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Amp Overdrive vs Pedal Overdrive

Every guitarist knows the legend about how tube amps break up. But not every engineer (or guitarist for that matter) has experienced the variance in sound between pedal overdrive and amp overdrive.

The Future Freaks Me Out

The modern thought is that pedals sound just like overdriven amps. The idea has become that you use a clean amp with an overdrive pedal. Many don’t even A/B the differences. Guitarists show up with a pedalboard with labeled “flavors” on them.

When trying to make the very best production, it’s good to know the difference not only between pedals but amp overdrive. Whether you realize it or not, you’re mixing while you’re recording. The decisions you make now affect the final outcome.

Soap Box

The intent of this article is not to state one is better than the other. It’s to show the difference between the two so you can choose effectively.

As much as pedals claim to authentically recreate the sound of a cranked amp, they don’t. That’s not a bad thing though. This gives us a much wider range of tones to choose from. Once you start to think of things this way, pedals become less frustrating and more fun.

I have at least five overdrive pedals in my collection. They all sound different. None of them, except for one, comes close to sounding like an amp.

Salt N Pepa

When I’m producing a track I’m not sitting there debating the difference in a Klon Centaur and a copy versus a tube amp. I simply need to decide if I need that flavor.

Let’s talk about the differences.


The compression is very different on a loud tube amp than on any pedal.

There is less compression from an amp. It gets squishy but in more of a limiter kind of fashion rather than compressing the whole signal.

If you want more dynamics, a cranked amp is your friend.

If you need less dynamics a pedal is your BFF.

For the record, when I talk about a loud tube amp, I’m talking about a non-master volume amp. I’m not discussing fizzy preamp gain. Not in my house!


Non-master volume amps have a wider frequency span when pushed. As you push the volume up, you’ll notice the low end is still earthy and the high end shimmers.

On pedals, the freq (shorted biz term for frequency. Fancy right?) range gets narrowed. It’s most noticeable in the low end. Almost every overdrive pedal I’ve used chops a bit of the low end off.

If you want lows that rattle your gut (I’m not talking muddy undefined lows), a tube amp is your friend.

If you want tighter low end and more squished highs a pedal will excel at the task.


There is a mysterious thing that happens when an amp is almost dimed, especially if you’re in the room together. It’s symbiotic. They start to become one instrument. Sure you can crank it up with a pedal too, but it’s not the same. (Sounding like an old-timer?)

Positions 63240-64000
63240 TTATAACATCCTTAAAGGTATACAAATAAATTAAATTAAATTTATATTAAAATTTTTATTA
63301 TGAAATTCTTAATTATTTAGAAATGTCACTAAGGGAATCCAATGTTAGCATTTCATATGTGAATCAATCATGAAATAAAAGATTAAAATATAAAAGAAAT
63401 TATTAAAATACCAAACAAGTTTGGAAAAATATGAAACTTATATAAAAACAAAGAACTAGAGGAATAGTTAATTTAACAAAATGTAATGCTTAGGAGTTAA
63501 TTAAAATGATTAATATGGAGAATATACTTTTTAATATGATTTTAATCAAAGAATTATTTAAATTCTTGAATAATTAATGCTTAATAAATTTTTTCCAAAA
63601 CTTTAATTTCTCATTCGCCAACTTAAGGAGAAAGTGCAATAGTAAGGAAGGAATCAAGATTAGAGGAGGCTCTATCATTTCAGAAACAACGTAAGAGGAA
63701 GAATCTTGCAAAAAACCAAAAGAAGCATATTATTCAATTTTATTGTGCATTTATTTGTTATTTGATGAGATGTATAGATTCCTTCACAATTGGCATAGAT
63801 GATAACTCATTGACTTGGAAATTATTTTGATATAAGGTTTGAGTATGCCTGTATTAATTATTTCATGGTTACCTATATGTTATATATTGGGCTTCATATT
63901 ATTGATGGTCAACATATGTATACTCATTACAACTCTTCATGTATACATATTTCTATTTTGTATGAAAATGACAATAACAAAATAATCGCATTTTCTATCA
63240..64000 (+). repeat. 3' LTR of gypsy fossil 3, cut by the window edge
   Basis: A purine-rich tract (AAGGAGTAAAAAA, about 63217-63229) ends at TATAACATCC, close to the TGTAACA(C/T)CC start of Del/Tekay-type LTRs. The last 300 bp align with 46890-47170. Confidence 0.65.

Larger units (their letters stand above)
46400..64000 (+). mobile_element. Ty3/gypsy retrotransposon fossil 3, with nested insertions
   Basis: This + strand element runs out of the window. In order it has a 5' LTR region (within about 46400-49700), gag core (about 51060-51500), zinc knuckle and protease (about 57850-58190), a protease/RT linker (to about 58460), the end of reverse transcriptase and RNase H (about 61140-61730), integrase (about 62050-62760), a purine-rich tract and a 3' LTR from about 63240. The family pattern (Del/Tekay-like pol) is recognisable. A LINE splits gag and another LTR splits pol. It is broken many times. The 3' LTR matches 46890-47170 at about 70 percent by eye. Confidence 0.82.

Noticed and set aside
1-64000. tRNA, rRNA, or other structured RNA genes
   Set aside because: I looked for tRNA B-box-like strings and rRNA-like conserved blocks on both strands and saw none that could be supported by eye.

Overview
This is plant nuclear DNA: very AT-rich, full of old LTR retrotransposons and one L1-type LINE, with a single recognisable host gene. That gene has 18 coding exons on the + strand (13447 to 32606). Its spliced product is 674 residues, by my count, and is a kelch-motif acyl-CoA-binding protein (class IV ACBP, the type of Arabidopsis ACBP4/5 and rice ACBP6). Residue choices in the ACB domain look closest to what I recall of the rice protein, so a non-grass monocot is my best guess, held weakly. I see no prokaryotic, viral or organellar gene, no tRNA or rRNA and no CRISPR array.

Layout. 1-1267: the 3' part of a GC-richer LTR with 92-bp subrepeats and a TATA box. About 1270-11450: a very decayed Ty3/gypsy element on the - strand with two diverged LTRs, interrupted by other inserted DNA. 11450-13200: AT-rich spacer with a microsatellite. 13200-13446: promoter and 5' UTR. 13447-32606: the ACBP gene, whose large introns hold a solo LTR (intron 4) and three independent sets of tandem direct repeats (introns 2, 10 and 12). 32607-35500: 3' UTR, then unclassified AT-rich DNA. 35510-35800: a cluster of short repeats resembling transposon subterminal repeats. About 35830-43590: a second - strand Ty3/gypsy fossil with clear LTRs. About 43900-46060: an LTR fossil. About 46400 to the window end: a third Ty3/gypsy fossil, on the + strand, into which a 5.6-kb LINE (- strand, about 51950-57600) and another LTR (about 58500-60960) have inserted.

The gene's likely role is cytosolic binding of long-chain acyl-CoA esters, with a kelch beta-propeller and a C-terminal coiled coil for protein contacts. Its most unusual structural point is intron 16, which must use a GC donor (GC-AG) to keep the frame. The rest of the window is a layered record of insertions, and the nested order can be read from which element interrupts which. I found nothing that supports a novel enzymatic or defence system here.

I think that because of the way a real amp compresses and doesn’t narrow the frequencies, it’s really allowed to get all freaky with the guitar pickups. We’re talking full range grit here folks.

This is not a polite gathering for networking professionals. It’s a rally for the freaks that want the world to hear and understand injustices.

Of course, sometimes you have to put a nice shirt on and go to dinner with the family. Ya know, keep it calm for the grandparents. This is where options come in.

I recorded a few examples of amp overdrive and pedal overdrive.

I used an early 90’s stock American Stratocaster into a Headstrong Lil’ King. The overdrive pedal was a Effectrode Tube Drive.

Example 1: Guitar → Amp: Volume on 4


You can hear the amp just starting to break up.

Example 2: Guitar → Amp: Volume on 6

The amp is really starting to work.

Example 3a: Guitar → Amp: Volume on 8

For me, this is a sweet spot for guitar amps. If I want it cleaner I can roll off my guitar volume knob.

Example 3b: Guitar → OD Pedals → Amp: Mimicking the gain of the amp on 8

Hear the tighter low end?

Example 4a: Guitar → Amp: Volume on 10

This is plain nasty!! No mincing your words with this tone.

Example 4b: Guitar → OD Pedals → Amp: Mimicking the gain of the amp on 10

Heavy, but not quite as in your face. Good chance this guitarist has had their shots… but, who knows about that other one.

Finish Line

The winner is… None! They all work great.

Capturing great guitar sound is not an easy task.

The more you know, the easier it is to track down the sound in your head.

Learn More

Take your guitar tone, productions and recordings to the next level with the debut course from Mark Marshall: Producing & Recording Electric Guitar

Includes 9+ hours of in-depth training on all aspects of guitar. There are many variables that can impact the tone and quality of a guitar recording — from setup, string gauge, amps and pickups, to processing, effects and miking. Mark breaks it all down so you can confidently create awesome guitar tone and take your mixes, productions, performances and recordings to the next level.

Mark Marshall

Mark Marshall

Mark Marshall is a producer, songwriter, session musician and instructor based in NYC. More at

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